Lectionary Calendar
Friday, June 21st, 2024
the Week of Proper 6 / Ordinary 11
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Bible Commentaries
Deuteronomy 8

Poole's English Annotations on the Holy BiblePoole's Annotations



Israel is exhorted to obedience, Deuteronomy 8:1, and to remember God’s judgments and mercies, Deuteronomy 8:2-6.

The excellency of the land they were going into, Deuteronomy 8:7-9.

Not to forget the Lord in their fulness and prosperity, Deuteronomy 8:10-16; nor ascribe their wealth to their own power, Deuteronomy 8:17, but to God, Deuteronomy 8:18.

God threatens to destroy idolaters, Deuteronomy 8:19,Deuteronomy 8:20.

Verse 1

That ye may live, i.e. live comfortably and happily, as life is oft taken, as Genesis 17:18; Proverbs 3:2; as, on the contrary, troubles or afflictions are called death, Exodus 10:17; 2 Corinthians 11:23.

Verse 2

All the way, i.e. all the events which befell thee in the way, the miraculous protections, deliverances, provisions, instructions which God gave thee; and withal the frequent and severe punishments of thy disobedience.

To know what was in thine heart, i.e. that thou mightest discover to thyself and others that infidelity, inconstancy, hypocrisy, apostacy, rebellion, and perverseness, which lay hid in thy heart; the discovery whereof was of singular use, both to them and to the church of God, in all succeeding ages.

Verse 3

i.e. By every or any thing which God appoints for this end, how unlikely soever it may seem to be for nourishment, as appears in the manna; seeing it is not the creature, but only God’s command and blessing upon it, that makes it sufficient for the support of life.

Verse 4

Thy raiment did not wear away through age, which they must needs have done without a miracle;

neither did thy foot swell, notwithstanding thy long and hard travels, which also was miraculous.

Verse 5

i.e. Unwillingly, being constrained by thy necessity; moderately, in judgment remembering mercy; and for thy reformation, not for thy destruction. Compare Proverbs 3:11,Proverbs 3:12; Hebrews 12:5, &c.

Verse 7

Depths, i.e. deep wells, or springs, or lakes, which were divers and large.

Verse 8

Of olive oil, Heb. of the olive tree of oil, i.e. not of wild and barren, but of fruitful olive trees, which yield plenty of oil.

Verse 9

Where are mines of iron in a manner as plentiful as stones, and upon which travellers must tread, as in other parts they do upon stones;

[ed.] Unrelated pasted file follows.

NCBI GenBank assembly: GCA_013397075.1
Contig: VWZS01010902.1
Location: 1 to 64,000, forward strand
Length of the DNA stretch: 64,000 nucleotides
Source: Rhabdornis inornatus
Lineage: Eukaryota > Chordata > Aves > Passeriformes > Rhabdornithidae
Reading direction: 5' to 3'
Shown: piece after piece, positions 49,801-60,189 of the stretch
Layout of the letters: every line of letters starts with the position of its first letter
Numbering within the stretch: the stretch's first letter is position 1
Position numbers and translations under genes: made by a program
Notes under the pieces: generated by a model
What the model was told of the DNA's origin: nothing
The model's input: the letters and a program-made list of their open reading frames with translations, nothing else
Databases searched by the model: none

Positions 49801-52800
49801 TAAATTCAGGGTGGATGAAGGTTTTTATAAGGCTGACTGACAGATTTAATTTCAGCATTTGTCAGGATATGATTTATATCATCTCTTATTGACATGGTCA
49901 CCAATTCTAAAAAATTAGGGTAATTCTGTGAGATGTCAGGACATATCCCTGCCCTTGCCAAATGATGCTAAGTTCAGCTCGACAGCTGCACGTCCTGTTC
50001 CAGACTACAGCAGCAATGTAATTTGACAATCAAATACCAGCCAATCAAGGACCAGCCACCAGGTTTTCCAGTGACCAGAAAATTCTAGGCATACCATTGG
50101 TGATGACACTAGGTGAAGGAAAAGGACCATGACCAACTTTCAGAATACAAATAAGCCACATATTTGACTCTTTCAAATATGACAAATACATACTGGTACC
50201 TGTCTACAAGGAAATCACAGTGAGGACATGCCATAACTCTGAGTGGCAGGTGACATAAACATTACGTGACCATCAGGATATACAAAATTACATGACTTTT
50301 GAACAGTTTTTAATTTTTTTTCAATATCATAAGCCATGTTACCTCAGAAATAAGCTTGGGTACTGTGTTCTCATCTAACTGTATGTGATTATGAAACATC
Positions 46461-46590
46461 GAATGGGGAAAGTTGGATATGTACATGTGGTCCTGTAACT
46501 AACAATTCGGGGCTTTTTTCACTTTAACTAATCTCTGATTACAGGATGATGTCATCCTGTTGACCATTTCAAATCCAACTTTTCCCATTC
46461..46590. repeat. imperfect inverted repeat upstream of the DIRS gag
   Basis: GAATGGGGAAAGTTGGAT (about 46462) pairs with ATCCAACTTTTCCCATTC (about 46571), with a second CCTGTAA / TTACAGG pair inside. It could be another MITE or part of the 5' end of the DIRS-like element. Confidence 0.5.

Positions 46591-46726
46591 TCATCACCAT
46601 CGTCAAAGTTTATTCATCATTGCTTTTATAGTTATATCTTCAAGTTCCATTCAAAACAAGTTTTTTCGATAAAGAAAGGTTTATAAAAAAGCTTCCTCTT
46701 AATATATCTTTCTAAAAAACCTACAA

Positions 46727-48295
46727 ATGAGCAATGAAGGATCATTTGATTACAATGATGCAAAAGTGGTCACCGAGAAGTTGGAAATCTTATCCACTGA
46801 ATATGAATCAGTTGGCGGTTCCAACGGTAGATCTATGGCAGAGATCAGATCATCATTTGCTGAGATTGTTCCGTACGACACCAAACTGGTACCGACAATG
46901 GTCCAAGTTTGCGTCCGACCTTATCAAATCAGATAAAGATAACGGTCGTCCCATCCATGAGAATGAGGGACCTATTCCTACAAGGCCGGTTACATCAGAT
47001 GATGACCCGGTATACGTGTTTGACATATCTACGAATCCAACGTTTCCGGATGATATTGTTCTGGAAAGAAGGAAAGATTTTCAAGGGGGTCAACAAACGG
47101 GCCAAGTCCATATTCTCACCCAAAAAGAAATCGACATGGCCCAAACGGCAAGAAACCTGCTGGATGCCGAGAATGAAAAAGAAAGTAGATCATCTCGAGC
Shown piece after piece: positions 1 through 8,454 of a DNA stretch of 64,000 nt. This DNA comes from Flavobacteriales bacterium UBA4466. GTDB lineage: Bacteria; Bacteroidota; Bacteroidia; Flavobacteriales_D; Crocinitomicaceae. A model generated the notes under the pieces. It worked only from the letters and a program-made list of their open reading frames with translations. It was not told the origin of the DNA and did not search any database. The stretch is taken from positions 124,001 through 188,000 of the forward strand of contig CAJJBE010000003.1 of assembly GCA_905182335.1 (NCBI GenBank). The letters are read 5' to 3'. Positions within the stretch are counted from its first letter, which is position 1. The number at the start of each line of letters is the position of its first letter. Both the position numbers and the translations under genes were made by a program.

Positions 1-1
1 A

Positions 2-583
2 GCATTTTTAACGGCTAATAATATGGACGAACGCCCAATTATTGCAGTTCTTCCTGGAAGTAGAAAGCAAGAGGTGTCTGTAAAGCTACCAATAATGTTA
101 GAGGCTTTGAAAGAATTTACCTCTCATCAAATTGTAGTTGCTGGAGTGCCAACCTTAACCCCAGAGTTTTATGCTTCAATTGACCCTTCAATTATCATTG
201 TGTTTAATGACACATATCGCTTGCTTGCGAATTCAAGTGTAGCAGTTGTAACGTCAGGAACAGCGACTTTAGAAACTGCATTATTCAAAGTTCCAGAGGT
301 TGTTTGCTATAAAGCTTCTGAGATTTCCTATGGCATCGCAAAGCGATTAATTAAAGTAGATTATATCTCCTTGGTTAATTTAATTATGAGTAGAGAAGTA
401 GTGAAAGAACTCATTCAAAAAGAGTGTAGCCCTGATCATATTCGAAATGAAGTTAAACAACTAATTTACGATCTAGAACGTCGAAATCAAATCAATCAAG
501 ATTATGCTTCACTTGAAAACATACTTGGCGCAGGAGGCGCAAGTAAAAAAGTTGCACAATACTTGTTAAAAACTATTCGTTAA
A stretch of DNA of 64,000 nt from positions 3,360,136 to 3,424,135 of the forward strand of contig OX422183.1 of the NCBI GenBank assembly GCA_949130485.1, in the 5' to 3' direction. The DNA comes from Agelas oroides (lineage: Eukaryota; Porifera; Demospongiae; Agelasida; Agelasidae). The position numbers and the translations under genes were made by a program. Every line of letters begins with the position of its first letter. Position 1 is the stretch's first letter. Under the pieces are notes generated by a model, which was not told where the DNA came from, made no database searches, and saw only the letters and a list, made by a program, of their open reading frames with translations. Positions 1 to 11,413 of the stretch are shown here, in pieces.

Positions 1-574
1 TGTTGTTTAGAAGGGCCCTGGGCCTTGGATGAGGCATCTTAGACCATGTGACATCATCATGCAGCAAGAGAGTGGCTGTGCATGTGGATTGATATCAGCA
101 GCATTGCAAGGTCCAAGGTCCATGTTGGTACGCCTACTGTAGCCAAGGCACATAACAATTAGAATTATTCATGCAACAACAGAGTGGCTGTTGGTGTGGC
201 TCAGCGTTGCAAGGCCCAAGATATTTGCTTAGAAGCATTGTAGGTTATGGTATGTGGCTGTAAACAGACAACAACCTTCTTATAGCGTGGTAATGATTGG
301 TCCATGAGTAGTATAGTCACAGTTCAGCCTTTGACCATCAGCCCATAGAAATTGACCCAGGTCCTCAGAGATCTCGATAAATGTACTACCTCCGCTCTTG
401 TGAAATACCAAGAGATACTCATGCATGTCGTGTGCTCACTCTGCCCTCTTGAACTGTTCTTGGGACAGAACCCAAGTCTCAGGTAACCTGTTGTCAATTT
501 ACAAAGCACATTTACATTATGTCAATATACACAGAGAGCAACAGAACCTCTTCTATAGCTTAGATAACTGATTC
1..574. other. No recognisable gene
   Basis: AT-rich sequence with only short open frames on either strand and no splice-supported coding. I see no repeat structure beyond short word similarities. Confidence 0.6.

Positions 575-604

and out of whose hills thou mayest dig brass, to wit, in great plenty. These are mentioned, because they had none such in Egypt whence they came.

Verse 10

i.e. Solemnly praise him for thy food; which is a debt both of gratitude and justice, because it is from his providence and favour that thou receivest both thy food and refreshment and strength by it. The more unworthy and absurd is that too common profaneness of them, who, professing to believe a God and his providence, from whom all their comforts come, grudge to own him at their meals, either by desiring his blessing before them, or by offering due praise to God after them.

Verse 14

Thine heart be lifted up; as if thou didst receive and enjoy these things either by thy own wisdom, and valour, and industry, Deuteronomy 8:17, or for thy own merit, Deuteronomy 9:4. See Hosea 13:6; 1 Corinthians 4:7.

Verse 16

That he night humble thee, by keeping thee in a constant dependence upon him for every day’s food, and convincing thee what an impotent, helpless, and beggarly creature thou art in thyself, having nothing whereon to subsist, but from hand to mouth, and being supported wholly by the alms of Divine goodness given to thee from day to day. The mercies of God, if duly considered, are as powerful an argument or mean to humble us as the greatest afflictions, because they increase our debts to God, and manifest our dependence upon him, and insufficiency without him; and by making God great, they make us little in our own eyes; though this clause, as well as that which follows, may have respect to their afflictions, mentioned Deuteronomy 8:15.

At thy latter end, i.e. that after he hath purged and prepared thee by afflictions, he may give thee, and thou mayst receive and enjoy, his blessings with less disadvantage, whilst by the remembrance of former afflictions thou art made thankful for them, and more cautious not to abuse and forfeit them again.

Verse 18

To get wealth; so this word is used, Numbers 24:18; Job 20:18; Proverbs 31:29.

Bibliographical Information
Poole, Matthew, "Commentary on Deuteronomy 8". Poole's English Annotations on the Holy Bible. https://www.studylight.org/commentaries/eng/mpc/deuteronomy-8.html. 1685.
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